Following the Bureau’s issuance of the proposed arbitration rule, the underlying issues (and the Bureau itself) remained contentious. In May 2016, the House Financial Services Committee’s Subcommittee on Financial Institutions and Consumer Credit held a hearing on the Bureau’s proposed arbitration rule, and in April 2016, the Financial Services Committee initiated an investigation of the Bureau’s activities relating to arbitration agreements, issuing a subpoena to request Bureau records on the subject. By early 2017, the Bureau faced a Republican-controlled White House and Congress, as well as a federal court challenge to the constitutionality of the Bureau’s structure, with the Department of Justice shifting its position in that case to withdraw support for the Bureau’s constitutionality arguments. On March 9, 2017, the House of Representatives passed the Fairness in Class Action Litigation Act of 2017, a bill aimed at addressing abuses in class action and mass tort litigation by way of amendments to the judicial procedures that apply to federal court class actions. In April 2017, the Chairman of the House Financial Services Committee, Jeb Hensarling (R-Tex.), authored the Financial Choice Act, a bill designed to roll back financial reforms and weaken the Bureau; among other things, the bill proposed to repeal Section 1028 of the CFPA, the Bureau’s source of authority for arbitration rulemaking. And the federal spending plan released on May 23rd by the Trump administration proposes to limit Bureau funding in 2018 as part of a shift in the Bureau’s funding from the Federal Reserve to the regular Congressional appropriations process.
Only days ago, the House Financial Services Committee Chairman issued a letter to the Director of the Bureau, Richard Cordray, advising the Director of possible contempt proceedings if the Bureau introduced its final rule on arbitration before supplying the House Financial Services Committee with records responsive to its 2016 subpoena.
On July 10, 2017, the Bureau proceeded to issue a Final Arbitration Rule.
The Final Arbitration Rule is set to take full effect in eight months, but expect the Rule to encounter major obstacles.
For covered providers, the Final Arbitration Rule is set to become effective 60 days after it is published in the Federal Register, with mandatory compliance 180 days after that, yielding a compliance period of approximately eight months.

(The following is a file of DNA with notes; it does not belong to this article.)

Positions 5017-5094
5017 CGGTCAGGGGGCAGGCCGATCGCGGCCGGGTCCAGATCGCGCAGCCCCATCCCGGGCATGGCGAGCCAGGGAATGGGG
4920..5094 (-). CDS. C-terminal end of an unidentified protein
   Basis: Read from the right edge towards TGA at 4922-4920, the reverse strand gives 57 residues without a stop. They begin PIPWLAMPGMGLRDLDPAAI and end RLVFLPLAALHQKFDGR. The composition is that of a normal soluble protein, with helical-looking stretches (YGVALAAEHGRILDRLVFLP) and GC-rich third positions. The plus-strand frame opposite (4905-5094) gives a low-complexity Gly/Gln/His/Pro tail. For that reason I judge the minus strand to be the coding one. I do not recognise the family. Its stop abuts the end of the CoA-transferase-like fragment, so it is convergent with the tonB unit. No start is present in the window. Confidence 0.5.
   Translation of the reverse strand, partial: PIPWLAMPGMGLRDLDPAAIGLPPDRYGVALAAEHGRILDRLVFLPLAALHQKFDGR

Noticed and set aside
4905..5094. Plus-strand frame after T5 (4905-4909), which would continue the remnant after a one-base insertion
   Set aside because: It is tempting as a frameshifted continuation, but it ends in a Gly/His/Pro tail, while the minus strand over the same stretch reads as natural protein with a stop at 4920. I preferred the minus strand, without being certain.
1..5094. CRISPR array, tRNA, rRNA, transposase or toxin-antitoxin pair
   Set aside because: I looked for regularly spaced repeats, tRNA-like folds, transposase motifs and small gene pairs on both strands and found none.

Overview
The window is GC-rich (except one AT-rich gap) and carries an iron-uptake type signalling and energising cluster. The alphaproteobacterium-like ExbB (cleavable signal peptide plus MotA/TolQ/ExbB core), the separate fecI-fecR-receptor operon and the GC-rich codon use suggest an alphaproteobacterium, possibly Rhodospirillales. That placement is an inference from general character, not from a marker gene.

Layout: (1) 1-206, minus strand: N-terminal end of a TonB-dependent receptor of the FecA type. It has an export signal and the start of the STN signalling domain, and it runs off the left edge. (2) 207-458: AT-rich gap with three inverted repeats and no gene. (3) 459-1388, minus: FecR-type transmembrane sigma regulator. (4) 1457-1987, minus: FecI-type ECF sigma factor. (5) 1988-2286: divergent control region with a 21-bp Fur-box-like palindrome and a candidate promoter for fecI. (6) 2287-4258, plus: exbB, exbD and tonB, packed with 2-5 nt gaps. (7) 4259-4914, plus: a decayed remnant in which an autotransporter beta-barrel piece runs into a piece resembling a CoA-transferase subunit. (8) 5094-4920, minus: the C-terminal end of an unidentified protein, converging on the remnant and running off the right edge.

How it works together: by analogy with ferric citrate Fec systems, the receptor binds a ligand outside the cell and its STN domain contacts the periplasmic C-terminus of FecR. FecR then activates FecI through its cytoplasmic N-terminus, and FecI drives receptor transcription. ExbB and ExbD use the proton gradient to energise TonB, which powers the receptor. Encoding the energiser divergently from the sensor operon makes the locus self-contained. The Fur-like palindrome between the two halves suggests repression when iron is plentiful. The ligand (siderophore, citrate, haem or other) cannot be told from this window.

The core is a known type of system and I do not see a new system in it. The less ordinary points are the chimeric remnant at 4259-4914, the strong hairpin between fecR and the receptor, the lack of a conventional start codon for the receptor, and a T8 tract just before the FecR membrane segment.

But response from critics has been swift, and as Director Cordray acknowledged in his prepared remarks announcing the final rule, Congress may well take action to undo it.
How could this play out?
Congress is likely to attack the Final Arbitration Rule under the Congressional Review Act (CRA). The CRA is a legislative tool that gives lawmakers a period of time to review and undo regulations enacted by the legislative branch with a simple majority vote, not subject to filibuster. The time frame can vary but, in general, Congress has at least 60 days to act under the CRA. Rarely utilized under previous administrations, the CRA has been employed numerous times in 2017 to rollback Obama-era regulations, such as Congress’ vote in April to repeal strict broadband privacy rules implemented by the Federal Communications Commission in 2016. Already, members of Congress have come forward to say that the Bureau’s Final Arbitration Rule should be repealed through the CRA.
Moreover, Director Cordray’s time with the Bureau could be limited, and if new Bureau leadership came in with a different agenda, it might be able to shift course and take action to reconsider the Final Arbitration Rule.
If the Final Arbitration Rule makes it to the compliance date, legal challenge is also on the table. The U.S. Chamber of Commerce, which has been critical of the Bureau’s exercise of authority and the arbitration rule, has expressed intent to consider every approach to address its concerns with the arbitration rule, which potentially could include legal challenge in the courts.